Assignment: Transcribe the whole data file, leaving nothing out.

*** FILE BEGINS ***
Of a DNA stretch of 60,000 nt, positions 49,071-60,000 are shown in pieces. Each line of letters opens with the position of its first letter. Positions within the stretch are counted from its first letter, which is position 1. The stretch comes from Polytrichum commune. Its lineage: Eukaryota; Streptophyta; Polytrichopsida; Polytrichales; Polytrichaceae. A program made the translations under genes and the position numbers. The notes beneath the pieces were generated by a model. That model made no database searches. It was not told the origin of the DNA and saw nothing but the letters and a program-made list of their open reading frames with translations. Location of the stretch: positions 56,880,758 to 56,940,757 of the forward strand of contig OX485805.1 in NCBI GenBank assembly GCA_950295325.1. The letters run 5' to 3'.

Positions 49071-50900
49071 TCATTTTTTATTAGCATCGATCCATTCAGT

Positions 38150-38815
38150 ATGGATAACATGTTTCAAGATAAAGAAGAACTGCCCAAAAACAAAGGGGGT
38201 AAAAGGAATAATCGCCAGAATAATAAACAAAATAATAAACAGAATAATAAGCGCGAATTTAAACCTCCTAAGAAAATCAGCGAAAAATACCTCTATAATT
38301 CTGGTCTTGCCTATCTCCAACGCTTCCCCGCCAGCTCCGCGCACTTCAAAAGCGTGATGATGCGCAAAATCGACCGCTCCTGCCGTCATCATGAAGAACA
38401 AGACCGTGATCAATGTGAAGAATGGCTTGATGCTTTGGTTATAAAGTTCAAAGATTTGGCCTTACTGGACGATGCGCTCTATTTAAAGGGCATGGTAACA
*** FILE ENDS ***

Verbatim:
Of a DNA stretch of 60,000 nt, positions 49,071-60,000 are shown in pieces. Each line of letters opens with the position of its first letter. Positions within the stretch are counted from its first letter, which is position 1. The stretch comes from Polytrichum commune. Its lineage: Eukaryota; Streptophyta; Polytrichopsida; Polytrichales; Polytrichaceae. A program made the translations under genes and the position numbers. The notes beneath the pieces were generated by a model. That model made no database searches. It was not told the origin of the DNA and saw nothing but the letters and a program-made list of their open reading frames with translations. Location of the stretch: positions 56,880,758 to 56,940,757 of the forward strand of contig OX485805.1 in NCBI GenBank assembly GCA_950295325.1. The letters run 5' to 3'.

Positions 49071-50900
49071 TCATTTTTTATTAGCATCGATCCATTCAGT

Positions 38150-38815
38150 ATGGATAACATGTTTCAAGATAAAGAAGAACTGCCCAAAAACAAAGGGGGT
38201 AAAAGGAATAATCGCCAGAATAATAAACAAAATAATAAACAGAATAATAAGCGCGAATTTAAACCTCCTAAGAAAATCAGCGAAAAATACCTCTATAATT
38301 CTGGTCTTGCCTATCTCCAACGCTTCCCCGCCAGCTCCGCGCACTTCAAAAGCGTGATGATGCGCAAAATCGACCGCTCCTGCCGTCATCATGAAGAACA
38401 AGACCGTGATCAATGTGAAGAATGGCTTGATGCTTTGGTTATAAAGTTCAAAGATTTGGCCTTACTGGACGATGCGCTCTATTTAAAGGGCATGGTAACA